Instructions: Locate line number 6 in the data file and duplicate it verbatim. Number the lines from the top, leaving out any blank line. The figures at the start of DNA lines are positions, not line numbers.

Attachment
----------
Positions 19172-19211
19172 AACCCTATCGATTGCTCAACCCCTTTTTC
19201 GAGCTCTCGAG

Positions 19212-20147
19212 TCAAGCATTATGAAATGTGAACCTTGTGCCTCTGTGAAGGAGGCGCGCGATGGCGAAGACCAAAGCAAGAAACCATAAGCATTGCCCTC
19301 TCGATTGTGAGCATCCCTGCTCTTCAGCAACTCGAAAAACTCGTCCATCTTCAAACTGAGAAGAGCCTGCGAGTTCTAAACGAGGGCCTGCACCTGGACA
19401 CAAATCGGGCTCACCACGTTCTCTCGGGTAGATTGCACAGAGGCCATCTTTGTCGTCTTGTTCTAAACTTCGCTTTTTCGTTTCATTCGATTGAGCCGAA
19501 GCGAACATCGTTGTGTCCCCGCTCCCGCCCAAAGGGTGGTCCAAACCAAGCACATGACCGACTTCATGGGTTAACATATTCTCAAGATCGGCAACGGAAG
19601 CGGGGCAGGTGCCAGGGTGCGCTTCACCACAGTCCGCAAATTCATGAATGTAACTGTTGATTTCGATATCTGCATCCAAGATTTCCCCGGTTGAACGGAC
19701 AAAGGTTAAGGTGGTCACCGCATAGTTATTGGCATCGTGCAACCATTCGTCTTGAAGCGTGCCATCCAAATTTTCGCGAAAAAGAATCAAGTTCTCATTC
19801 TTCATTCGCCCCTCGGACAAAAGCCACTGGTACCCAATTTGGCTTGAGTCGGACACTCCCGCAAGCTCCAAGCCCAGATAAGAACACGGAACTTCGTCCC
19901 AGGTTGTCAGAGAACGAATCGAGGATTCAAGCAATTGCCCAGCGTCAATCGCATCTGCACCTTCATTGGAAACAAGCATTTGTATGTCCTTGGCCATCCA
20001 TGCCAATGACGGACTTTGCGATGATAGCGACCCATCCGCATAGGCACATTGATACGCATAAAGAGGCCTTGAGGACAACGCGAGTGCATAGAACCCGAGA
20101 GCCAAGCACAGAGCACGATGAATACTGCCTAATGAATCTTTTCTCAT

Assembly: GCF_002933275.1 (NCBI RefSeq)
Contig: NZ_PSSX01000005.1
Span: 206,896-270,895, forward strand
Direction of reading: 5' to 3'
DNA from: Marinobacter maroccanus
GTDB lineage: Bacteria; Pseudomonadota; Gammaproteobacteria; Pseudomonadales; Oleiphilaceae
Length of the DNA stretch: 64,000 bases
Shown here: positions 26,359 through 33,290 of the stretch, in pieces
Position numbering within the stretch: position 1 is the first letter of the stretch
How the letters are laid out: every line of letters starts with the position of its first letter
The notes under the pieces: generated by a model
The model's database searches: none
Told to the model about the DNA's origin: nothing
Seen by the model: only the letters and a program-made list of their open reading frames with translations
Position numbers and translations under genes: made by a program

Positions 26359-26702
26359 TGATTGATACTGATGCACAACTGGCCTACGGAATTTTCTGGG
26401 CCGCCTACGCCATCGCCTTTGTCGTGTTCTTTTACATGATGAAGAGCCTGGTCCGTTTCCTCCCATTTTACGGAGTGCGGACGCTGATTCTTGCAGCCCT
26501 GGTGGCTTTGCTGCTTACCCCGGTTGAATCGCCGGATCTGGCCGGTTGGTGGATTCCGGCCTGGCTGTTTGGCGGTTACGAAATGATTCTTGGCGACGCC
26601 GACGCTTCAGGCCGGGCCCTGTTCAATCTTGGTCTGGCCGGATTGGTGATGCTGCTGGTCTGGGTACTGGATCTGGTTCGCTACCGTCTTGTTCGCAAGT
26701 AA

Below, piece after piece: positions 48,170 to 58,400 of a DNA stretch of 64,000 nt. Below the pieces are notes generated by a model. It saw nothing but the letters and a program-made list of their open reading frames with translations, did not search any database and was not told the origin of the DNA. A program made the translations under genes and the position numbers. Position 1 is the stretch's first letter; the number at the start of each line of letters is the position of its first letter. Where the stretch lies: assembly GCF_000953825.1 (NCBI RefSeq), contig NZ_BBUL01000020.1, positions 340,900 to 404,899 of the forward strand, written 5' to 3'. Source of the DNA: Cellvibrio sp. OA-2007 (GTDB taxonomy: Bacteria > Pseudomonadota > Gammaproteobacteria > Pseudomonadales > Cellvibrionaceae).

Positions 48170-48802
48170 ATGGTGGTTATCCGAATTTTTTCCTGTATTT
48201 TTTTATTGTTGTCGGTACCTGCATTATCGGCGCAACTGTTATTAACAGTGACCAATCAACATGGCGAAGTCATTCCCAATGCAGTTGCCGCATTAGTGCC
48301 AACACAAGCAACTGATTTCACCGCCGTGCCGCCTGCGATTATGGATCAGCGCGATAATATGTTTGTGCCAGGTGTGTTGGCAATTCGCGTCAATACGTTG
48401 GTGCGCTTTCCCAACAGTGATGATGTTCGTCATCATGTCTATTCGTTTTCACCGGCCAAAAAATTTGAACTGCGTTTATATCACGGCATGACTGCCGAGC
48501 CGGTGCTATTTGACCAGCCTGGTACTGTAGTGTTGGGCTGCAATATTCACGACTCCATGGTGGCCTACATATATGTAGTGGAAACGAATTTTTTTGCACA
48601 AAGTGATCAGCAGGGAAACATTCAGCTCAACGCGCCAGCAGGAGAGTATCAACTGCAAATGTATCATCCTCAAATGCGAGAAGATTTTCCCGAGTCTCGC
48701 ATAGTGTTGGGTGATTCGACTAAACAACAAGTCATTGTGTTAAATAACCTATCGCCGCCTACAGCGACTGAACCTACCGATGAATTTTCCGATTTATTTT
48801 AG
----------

19301 TCGATTGTGAGCATCCCTGCTCTTCAGCAACTCGAAAAACTCGTCCATCTTCAAACTGAGAAGAGCCTGCGAGTTCTAAACGAGGGCCTGCACCTGGACA